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Los Abandonded's Pilar Diaz pays tribute to a revolutionary Chilean icon
As the front woman for energetic bilingual group Los Abandoned, Pilar Díaz doesn't initially strike one as a folk-music aficionada, especially amid the DayGlo new-wave riffs of "Van Nuys (Es Very Nice)." But the hints are there if you know where to look for them. Onstage, Díaz likes to break out the ukulele for songs such as "Office Xmas Party." And if you listen closely enough, you can detect the rhythms of the Chilean cueca pulsating in the bridge section of the band's genre-mashing song "Me Quieren en Chile," before a pit-inducing punk frenzy finishes off the arrangement.
After working hard the past six years to achieve a respectable level of success with 2006's Mix Tape and extensive touring, the LA-based Latin alternative band Los Abandoned are now on break. "We noticed that after all the relentless work we've been doing," Díaz says, "we needed to gather up the inspiration and energy to begin writing the next album." During the band's downtime, Díaz keeps herself musically active singing and playing ukulele in a film and live-music project called F-Stop Serenade. She also aspires to be a film composer and has already written music for Ann Kaneko's upcoming documentary Against the Grain, about Peruvian visual artists.
To see Pilar Díaz's love for the folk music of her mother country in its fullest, she'll be headlining a tribute concert to Victor Jara, one of the most internationally recognized and revered musicians of Chile. The great singer/poet's story is tragic: Jara was murdered in the days following the U.S.-backed military coup in Chile on Sept. 11, 1973. In what is known by Chilenos as their 9/11, General Augusto Pinochet deposed the democratically elected Socialist president Salvador Allende on that day as he rounded up thousands of the government's supporters. Jara, then one of Chile's most prominent cultural political figures, was chief among them. As the story goes, Jara was tortured as soldiers broke his hands and taunted him to sing; Jara's voice allegedly soared one last time to sing the deposed government's hymn, "Venceremos," before being ruthlessly machine-gunned to death.
Although he's a legend in Latin America for his impassioned revolutionary songs, Jara's music remains relatively unknown in the United States. However, as Díaz notes, "He has meant so much to the Chilean people that experienced the coup d'état and beyond." Díaz's own inspiration to play the concert stems from what she calls his "great disposition to the poor. He was a hero to many people."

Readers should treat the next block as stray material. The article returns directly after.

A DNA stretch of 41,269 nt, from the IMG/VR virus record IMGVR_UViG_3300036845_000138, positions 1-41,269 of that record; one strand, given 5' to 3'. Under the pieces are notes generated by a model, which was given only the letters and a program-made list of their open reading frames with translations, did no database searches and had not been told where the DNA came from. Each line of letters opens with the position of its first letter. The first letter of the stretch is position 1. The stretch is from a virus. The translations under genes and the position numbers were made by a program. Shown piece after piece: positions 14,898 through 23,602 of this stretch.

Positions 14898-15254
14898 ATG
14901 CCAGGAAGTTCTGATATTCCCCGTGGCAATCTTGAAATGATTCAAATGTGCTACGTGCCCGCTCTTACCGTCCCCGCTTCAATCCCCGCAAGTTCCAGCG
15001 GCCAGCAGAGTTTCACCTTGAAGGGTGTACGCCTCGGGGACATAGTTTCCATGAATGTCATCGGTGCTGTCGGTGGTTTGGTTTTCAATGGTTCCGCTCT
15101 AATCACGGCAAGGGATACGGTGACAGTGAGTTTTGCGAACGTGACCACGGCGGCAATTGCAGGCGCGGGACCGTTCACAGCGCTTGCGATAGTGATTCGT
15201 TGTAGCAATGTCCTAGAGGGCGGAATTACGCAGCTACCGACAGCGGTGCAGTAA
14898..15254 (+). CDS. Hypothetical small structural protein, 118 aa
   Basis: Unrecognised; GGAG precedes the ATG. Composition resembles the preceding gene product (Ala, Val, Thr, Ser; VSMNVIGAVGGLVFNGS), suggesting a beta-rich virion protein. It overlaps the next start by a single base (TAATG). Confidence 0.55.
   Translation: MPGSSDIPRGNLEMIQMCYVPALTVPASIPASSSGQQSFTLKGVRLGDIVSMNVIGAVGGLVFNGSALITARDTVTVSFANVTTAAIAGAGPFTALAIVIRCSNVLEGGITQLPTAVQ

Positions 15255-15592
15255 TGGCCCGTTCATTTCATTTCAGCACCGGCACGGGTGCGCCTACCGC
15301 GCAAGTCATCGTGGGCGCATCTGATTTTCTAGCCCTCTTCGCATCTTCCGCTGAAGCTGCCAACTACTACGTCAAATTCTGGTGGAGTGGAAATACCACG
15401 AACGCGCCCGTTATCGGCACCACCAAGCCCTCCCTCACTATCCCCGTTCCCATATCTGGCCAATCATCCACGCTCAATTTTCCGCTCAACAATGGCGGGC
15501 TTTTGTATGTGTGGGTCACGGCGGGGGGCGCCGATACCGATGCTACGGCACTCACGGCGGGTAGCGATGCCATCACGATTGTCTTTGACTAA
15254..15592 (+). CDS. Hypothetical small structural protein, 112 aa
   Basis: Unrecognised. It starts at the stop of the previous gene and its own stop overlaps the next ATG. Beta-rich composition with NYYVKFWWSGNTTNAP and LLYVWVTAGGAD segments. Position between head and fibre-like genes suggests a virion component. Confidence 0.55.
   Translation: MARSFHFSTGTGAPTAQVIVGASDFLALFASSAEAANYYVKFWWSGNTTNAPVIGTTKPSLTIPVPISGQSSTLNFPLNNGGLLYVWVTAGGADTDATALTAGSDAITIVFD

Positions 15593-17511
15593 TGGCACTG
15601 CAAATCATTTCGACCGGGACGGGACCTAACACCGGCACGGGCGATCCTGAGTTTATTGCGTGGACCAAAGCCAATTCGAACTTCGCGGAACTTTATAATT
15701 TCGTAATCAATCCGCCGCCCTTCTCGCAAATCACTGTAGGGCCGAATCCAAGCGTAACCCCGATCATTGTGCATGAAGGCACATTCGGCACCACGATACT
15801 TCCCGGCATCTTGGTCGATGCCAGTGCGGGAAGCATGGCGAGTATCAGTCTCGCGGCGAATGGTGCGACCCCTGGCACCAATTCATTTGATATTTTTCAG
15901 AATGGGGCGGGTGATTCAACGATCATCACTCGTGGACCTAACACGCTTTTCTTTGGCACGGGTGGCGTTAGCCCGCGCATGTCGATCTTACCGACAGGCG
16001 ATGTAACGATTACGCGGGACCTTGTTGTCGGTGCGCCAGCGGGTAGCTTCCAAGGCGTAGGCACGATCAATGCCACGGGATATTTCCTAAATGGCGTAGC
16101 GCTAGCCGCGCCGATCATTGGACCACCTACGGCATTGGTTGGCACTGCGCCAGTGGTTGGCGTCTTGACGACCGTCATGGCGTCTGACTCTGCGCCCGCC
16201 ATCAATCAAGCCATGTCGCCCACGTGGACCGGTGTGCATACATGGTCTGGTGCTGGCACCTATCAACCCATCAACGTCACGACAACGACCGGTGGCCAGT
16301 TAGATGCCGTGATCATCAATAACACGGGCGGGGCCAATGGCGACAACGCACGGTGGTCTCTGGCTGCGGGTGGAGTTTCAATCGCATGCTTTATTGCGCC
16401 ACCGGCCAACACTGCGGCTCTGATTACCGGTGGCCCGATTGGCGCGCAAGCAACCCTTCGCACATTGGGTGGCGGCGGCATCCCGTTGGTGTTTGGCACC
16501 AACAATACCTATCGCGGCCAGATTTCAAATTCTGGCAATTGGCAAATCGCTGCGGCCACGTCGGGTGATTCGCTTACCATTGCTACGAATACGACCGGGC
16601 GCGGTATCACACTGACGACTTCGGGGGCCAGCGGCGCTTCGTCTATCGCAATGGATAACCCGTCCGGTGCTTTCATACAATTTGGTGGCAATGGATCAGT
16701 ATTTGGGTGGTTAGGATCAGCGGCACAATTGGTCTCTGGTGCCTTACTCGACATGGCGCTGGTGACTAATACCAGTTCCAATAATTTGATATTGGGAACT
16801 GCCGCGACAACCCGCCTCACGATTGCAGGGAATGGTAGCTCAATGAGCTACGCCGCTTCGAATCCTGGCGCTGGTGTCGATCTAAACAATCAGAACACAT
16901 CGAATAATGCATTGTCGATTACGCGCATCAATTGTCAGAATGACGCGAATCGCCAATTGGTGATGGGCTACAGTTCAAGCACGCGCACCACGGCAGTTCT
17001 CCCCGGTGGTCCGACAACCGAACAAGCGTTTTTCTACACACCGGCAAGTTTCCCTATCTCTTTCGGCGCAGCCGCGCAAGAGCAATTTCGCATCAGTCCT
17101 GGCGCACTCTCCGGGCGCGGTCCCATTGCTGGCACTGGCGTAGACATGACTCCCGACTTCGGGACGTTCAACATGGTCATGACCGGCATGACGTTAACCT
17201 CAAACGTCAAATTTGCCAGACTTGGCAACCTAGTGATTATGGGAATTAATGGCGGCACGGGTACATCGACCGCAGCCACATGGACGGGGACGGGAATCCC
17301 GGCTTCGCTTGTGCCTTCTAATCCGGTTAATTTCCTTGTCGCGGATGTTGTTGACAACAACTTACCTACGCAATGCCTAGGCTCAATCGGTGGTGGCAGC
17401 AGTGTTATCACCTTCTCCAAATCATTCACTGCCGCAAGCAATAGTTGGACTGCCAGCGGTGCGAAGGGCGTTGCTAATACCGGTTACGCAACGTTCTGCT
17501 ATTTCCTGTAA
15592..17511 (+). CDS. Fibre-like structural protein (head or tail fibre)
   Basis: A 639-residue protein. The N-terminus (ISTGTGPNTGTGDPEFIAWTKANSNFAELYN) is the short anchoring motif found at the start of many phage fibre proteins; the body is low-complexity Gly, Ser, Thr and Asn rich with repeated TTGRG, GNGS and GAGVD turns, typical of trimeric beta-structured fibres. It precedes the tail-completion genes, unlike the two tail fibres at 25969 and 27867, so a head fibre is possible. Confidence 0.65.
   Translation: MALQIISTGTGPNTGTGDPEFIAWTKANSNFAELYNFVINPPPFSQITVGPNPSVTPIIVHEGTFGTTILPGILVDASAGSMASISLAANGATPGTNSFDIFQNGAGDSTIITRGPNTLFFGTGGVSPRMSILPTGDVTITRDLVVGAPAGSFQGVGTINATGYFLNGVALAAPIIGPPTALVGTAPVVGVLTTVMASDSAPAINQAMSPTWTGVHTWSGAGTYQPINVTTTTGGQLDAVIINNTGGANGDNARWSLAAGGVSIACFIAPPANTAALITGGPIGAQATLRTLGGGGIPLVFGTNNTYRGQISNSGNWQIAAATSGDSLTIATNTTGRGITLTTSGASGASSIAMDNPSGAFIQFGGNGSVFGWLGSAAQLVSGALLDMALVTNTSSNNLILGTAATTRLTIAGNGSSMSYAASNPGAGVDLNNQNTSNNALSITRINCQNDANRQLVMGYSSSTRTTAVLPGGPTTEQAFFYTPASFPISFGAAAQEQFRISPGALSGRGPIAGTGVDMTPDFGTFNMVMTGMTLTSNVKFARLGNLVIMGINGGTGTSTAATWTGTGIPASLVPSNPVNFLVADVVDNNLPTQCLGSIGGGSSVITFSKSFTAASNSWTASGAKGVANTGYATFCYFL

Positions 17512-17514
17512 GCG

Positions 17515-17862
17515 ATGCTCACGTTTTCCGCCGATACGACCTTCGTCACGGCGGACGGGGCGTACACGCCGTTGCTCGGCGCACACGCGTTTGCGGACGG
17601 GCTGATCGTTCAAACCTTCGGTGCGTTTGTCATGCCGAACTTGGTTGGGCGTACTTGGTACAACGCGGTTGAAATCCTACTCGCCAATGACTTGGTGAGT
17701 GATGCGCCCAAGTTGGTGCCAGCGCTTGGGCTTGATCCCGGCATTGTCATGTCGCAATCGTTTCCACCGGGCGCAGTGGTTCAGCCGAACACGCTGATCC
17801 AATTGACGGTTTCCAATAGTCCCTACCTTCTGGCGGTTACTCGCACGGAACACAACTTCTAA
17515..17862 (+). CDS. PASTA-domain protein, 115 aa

Díaz comes from a family of musicians, and Chilean folk music, popularized by Jara and the legendary Violeta Parra before him, played a central role in her musical upbringing. Pilar's father, Jaime Gerardo Díaz, participated in Santiago's burgeoning musical scene when the Chilean folk-music movement known as Nueva Canción took the country by storm. He played harmonica for Los Bi Bops and was a childhood friend of the masterful charango player Horacio Durán of Inti-Illimani Historico. Pilar's mother, also a musician, sang the sonorous songs of Chile's rich cultural heritage. Growing up in such a household obviously influenced Díaz to become a musician. Before bouncing around stage singing "I Didn't Mean to Stalk U" as a member of Los Abandoned, Díaz learned to sing, play and dance to Chile's rural folk songs. "It's the music that is at the root of my influence as a musician," she says.
At the tribute concert for Víctor Jara, Pilar's father will perform alongside her, but it won't be for the first time. As a student at Cal Arts in 2000, Díaz invited her father to accompany her as she sang the traditional compositions of Chile as part of her graduation recital. When pressed for a preview of the songs she would be playing at Sol Art, she revealed, "My dad and I just want to perform typical Chilean music that possibly not many people have heard. Violeta Parra is a favorite of mine, and we will be performing some of her songs, too. It will be a very relaxed performance and just a time to take in the music." Despite her promise of mellowness, just the thought of hearing Díaz sing timeless Violeta Parra songs gives me "Panic-Oh!"